Jaein Song is a student (Class of 2020) at Georgetown University, pursuing a major in Science, Technology and International Affairs with a minor in Chinese. At Georgetown, she served as an editorial assistant in the Georgetown Journal of International Affairs and as a co-president for Truth and Human Rights in North Korea (THiNK), an organization dedicated to providing a platform for North Korean defectors and human rights activists and raising awareness of the North Korean humanitarian crisis in the local community. She also interned at the Office of Los Angeles Councilmember David Ryu and is currently pursuing an internship at the U.S. Embassy in Seoul under the Public Diplomacy section.
Jaein hopes to direct her interest in international relations toward a career in diplomacy and the effort to bring lasting peace and prosperity to the Korean peninsula and broader East Asia region.
MinKwon Center for Community Action
Jason Suh is a student (Class of 2021) at Georgetown University, majoring in Health Care Management and Policy with interests in data science, education policy, and human rights. He most recently served as a youth organizing fellow at a Chicago-based organization that fights for racial and economic justice within Korean and other immigrant communities, and he strongly believes in interracial coalition-building. A prior role with the Beeck Center for Social Impact + Innovation has pushed him to think more broadly about data’s role in policy innovation and its potential to be an advocacy tool in addressing disparities across the health and education sectors. Since high school, Jason has been involved in North Korean human rights advocacy work and has been active in the education space, where he seeks to advocate on behalf of immigrant, low-income communities of color.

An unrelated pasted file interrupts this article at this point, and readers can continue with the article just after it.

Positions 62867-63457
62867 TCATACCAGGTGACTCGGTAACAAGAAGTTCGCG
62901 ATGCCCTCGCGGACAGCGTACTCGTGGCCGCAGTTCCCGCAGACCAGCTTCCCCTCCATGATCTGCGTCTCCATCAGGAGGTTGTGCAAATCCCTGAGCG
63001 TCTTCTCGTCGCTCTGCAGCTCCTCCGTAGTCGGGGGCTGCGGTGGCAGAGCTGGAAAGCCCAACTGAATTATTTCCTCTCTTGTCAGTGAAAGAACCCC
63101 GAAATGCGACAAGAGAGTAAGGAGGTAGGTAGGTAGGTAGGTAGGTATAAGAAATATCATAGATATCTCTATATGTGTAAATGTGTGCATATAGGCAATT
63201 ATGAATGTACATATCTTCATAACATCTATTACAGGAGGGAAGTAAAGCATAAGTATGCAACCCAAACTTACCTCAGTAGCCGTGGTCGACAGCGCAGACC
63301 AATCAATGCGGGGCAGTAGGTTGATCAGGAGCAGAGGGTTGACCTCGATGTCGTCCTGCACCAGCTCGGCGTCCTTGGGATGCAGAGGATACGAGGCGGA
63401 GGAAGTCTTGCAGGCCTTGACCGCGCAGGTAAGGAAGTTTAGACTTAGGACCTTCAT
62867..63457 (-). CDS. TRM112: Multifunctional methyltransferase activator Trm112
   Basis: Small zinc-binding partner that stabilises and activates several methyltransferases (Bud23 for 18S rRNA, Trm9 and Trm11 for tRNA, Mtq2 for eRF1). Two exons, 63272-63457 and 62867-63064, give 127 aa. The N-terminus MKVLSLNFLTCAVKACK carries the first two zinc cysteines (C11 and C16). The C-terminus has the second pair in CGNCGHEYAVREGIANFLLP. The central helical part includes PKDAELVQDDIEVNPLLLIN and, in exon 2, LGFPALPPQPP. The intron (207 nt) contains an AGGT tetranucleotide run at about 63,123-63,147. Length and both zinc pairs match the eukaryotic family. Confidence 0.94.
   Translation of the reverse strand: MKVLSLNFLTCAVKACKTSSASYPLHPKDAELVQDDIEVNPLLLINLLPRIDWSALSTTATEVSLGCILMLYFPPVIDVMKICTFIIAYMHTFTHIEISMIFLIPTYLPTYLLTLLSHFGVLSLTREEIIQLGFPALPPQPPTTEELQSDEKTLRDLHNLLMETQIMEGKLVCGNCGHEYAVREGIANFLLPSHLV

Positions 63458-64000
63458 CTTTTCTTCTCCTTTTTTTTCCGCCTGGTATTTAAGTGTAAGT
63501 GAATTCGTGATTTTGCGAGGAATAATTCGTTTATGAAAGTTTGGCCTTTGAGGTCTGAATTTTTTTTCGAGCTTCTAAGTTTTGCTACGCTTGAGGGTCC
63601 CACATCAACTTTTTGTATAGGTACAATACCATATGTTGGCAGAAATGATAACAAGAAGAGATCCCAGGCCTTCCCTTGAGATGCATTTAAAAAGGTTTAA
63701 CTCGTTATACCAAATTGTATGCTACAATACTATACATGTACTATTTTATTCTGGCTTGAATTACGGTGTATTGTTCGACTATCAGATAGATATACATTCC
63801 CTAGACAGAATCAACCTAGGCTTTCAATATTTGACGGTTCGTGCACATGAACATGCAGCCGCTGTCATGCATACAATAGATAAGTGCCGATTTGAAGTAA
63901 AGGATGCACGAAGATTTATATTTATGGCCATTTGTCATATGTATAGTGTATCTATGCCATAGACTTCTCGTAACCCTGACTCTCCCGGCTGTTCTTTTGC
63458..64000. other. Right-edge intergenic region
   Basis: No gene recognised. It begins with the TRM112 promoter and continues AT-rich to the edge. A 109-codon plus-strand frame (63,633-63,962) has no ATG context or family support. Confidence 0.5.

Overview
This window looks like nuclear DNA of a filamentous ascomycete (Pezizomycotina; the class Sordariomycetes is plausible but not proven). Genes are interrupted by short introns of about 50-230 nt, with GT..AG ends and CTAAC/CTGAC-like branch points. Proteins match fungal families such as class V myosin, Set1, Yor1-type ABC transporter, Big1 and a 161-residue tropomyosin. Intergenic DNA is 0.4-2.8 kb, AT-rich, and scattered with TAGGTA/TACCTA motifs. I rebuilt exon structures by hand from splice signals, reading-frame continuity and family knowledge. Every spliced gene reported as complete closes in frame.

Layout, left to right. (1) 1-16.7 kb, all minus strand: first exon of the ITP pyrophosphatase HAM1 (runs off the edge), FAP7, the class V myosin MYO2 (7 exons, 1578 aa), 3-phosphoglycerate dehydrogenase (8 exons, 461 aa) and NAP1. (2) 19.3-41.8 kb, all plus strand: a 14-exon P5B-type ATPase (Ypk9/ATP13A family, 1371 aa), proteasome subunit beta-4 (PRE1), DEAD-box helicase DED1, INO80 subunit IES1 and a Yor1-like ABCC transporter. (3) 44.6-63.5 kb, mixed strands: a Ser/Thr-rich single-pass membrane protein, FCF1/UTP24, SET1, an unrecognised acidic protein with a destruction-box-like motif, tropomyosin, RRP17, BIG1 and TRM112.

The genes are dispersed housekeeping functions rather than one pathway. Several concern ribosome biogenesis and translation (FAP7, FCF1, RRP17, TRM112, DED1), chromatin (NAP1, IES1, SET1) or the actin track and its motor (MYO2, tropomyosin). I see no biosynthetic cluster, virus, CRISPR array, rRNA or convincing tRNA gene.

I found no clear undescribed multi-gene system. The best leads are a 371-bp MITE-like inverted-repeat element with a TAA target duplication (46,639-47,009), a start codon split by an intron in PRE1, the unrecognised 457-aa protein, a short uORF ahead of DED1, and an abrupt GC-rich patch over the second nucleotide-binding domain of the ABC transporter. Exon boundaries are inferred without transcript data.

Jason hopes to practice medicine with a particular focus on social determinants of health and with the desire to make healthcare more accessible for marginalized communities.
Asian American Federation
Kion You is a student (Class of 2020) at Brown University, majoring in English. Kion also studied abroad his junior year at the University of Cambridge. At Brown, Kion spends his time as a journalist and as an elementary school teacher. He has previously worked for Congressman Ted Lieu, spent time as a journalist in Southeast Asia, and worked for an academic fashion magazine.
Kion hopes to pursue a career in the arts, education, community engagement, or journalism.